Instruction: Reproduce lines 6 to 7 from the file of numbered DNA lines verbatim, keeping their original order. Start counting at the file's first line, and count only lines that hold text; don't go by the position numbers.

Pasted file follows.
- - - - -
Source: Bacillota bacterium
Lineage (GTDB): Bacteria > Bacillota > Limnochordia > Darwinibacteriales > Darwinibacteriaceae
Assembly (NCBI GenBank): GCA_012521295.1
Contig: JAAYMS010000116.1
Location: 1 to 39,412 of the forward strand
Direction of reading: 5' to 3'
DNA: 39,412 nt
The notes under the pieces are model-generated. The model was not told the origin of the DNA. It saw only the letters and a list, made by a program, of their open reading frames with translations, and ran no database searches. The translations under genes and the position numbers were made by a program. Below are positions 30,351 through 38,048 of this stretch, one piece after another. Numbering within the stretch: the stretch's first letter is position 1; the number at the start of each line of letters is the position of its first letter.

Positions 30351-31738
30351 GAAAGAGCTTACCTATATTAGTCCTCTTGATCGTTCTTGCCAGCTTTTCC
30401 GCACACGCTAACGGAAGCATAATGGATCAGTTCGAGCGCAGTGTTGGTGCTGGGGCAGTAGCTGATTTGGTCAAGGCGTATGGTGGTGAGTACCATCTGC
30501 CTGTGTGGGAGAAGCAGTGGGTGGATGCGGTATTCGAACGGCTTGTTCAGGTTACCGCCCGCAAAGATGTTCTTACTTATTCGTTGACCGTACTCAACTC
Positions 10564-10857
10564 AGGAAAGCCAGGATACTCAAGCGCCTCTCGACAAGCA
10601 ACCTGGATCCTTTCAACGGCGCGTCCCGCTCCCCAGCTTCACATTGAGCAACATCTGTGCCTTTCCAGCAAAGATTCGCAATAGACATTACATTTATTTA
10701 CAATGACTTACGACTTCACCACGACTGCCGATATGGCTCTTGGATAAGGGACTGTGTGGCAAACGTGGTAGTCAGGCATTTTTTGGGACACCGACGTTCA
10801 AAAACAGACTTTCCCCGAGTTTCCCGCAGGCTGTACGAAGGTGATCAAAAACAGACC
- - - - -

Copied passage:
Direction of reading: 5' to 3'
DNA: 39,412 nt